UAE official not suited to be Interpol chief, says former UK prosecutor
Major General Ahmed Naser al-Raisi has been linked to human rights abuses, including the torture of two British citizens
The United Arab Emirate’s security chief is ill-suited to run Interpol, according to a report by the former director of public prosecutions of England and Wales, who said that the Emirati official had overseen torture and abuses.
In the report, which was written with assistance from the UK-based International Human Rights Advisors, David Calvert-Smith said that Ahmed Naser al-Raisi’s nomination could be interpreted as a “reward” for donations to the agency.
According to the Guardian, Calvert-Smith said the process of electing a president of the international police agency was “shrouded in secrecy and opaque”.
“Not only would an Emirati president of Interpol serve to validate and endorse the [United Arab Emirates’] record on human rights and criminal justice but, in addition, Maj Gen al-Raisi is unsuitable for the role,” he wrote.
“He sits at the very top of the Emirati criminal justice system. He has overseen an increased crackdown on dissent, continued torture, and abuses in its criminal justice system.”
Raisi is in charge of overseeing the UAE’s security and police forces as general inspector of the Ministry of Interior.
He also sits on the executive committee of Interpol, and is believed to be a frontrunner to become the next president, although he has not formally announced his candidacy.
The election will be held during the organisation’s general assembly in Abu Dhabi on 7-8 December.
The British government, which has good political relations with the UAE, has not stated a position regarding Raisi’s appointment.
Raisi, UAE police chief since 2015, has been accused of serious human rights abuses, including “presiding over the torture of two British citizens”, according to the Telegraph.
In October last year, a coalition of human rights groups warned that Raisi’s appointment would “damage” Interpol’s reputation and would contrast with its mission and aims.
“Given the UAE’s poor human rights record, including the systematic use of torture and ill-treatment in state security facilities, Mr Al Raisi’s appointment as president would damage Interpol’s reputation and stand in great contradiction to the spirit of the Universal Declaration of Human Rights and the organisation’s mission,” the coalition of rights groups said.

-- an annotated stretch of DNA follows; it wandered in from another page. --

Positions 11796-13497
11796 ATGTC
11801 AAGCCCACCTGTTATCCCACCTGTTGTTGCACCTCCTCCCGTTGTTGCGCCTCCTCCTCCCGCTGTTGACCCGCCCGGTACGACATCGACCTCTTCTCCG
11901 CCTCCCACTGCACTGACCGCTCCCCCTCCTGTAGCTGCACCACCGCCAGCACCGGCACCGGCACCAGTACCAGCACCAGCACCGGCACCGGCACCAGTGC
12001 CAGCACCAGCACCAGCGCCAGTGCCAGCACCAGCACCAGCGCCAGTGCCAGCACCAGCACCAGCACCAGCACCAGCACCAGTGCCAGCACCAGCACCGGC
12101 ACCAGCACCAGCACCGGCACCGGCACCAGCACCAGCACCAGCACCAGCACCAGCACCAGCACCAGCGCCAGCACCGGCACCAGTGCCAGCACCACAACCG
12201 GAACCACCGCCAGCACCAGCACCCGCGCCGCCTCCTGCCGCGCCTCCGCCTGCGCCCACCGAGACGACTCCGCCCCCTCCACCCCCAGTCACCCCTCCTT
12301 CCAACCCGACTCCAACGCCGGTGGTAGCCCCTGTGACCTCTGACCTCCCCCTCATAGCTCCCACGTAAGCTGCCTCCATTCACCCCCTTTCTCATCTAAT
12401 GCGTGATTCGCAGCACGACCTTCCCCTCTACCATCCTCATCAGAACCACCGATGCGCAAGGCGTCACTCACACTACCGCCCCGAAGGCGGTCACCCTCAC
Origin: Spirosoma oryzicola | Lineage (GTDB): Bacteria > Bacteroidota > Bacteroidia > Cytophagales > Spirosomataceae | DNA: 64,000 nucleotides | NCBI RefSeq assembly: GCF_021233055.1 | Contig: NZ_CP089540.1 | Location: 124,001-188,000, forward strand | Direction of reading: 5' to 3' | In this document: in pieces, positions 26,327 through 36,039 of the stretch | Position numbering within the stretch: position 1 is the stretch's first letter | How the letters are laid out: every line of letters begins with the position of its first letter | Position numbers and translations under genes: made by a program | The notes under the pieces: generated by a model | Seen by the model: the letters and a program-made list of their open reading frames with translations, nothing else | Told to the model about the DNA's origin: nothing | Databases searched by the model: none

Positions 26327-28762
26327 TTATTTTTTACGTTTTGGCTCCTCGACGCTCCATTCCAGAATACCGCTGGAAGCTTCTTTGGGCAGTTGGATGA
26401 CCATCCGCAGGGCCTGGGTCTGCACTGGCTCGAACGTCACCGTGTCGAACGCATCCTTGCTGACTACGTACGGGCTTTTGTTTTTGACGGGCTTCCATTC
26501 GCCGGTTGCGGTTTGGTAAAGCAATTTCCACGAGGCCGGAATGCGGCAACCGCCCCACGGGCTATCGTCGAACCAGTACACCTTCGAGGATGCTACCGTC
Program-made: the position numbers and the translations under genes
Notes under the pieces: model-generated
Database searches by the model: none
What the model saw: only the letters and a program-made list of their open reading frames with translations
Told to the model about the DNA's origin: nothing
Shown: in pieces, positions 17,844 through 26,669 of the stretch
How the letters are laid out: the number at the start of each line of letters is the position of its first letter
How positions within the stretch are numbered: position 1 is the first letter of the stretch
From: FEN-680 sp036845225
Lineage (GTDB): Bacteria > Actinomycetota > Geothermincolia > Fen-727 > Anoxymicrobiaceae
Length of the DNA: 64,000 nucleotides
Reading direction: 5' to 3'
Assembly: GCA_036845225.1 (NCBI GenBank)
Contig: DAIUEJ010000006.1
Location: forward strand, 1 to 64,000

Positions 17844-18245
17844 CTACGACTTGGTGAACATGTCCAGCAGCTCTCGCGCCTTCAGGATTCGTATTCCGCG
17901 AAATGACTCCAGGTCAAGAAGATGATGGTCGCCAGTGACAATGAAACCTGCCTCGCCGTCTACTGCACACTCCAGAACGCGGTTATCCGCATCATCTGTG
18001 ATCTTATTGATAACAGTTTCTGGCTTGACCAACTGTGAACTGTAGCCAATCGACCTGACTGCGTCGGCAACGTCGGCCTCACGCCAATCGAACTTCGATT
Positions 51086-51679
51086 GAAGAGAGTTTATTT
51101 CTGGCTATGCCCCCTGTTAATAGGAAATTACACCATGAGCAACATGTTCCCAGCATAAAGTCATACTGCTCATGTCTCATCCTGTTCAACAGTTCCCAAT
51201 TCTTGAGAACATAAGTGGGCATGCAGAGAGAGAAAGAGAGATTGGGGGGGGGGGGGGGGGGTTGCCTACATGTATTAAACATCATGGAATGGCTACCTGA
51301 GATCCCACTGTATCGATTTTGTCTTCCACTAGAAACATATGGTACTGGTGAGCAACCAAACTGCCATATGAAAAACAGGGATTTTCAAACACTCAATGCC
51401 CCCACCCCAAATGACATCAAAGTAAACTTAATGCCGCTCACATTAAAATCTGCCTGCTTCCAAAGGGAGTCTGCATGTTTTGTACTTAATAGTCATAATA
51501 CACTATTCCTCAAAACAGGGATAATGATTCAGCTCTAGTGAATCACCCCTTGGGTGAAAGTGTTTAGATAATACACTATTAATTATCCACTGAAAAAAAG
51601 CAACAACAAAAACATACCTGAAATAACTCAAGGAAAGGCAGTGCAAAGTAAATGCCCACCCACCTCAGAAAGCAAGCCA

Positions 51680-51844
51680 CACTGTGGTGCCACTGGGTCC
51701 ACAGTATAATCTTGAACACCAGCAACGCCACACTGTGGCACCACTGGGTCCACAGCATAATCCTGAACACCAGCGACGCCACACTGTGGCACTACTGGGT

Presidency for donations
Based in Lyon, France, Interpol is a relatively small information-sharing bureau with only 1,000 staff and a budget of €142m in 2019.
In March 2017, Interpol accepted a €50m donation over five years from the UAE-funded Interpol Foundation for a Safer World, a Geneva-based organisation.
Calvert-Smith said that the donation could give the impression that Interpol’s president “may be seen as a reward for a financial contribution”.
He also mentioned Emirati human rights activist Ahmed Mansoor, who was sentenced to 10 years for his human rights advocacy in the UAE, and has been held in solitary confinement and “shocking” conditions since his arrest in 2017, according to Human Rights Watch.
“The public-facing images of Dubai and Abu Dhabi are internationalist and westernised. Nonetheless, it remains the case that there is a wealth of evidence that suggests that there continue to be significant, sustained and systematic breaches of human rights in the UAE,” the report said.
Chris Jones, who is in charge of relations with Interpol at the Home Office, told the Commons foreign affairs select committee in February, according to the Guardian, that it was too early to know who the UK would support for the Interpol elections.
“Obviously the UK will look to support candidates who have a history of observing high standards in a rules-based international system, and we will look at that later in the year once the full field of candidates comes forward,” he said.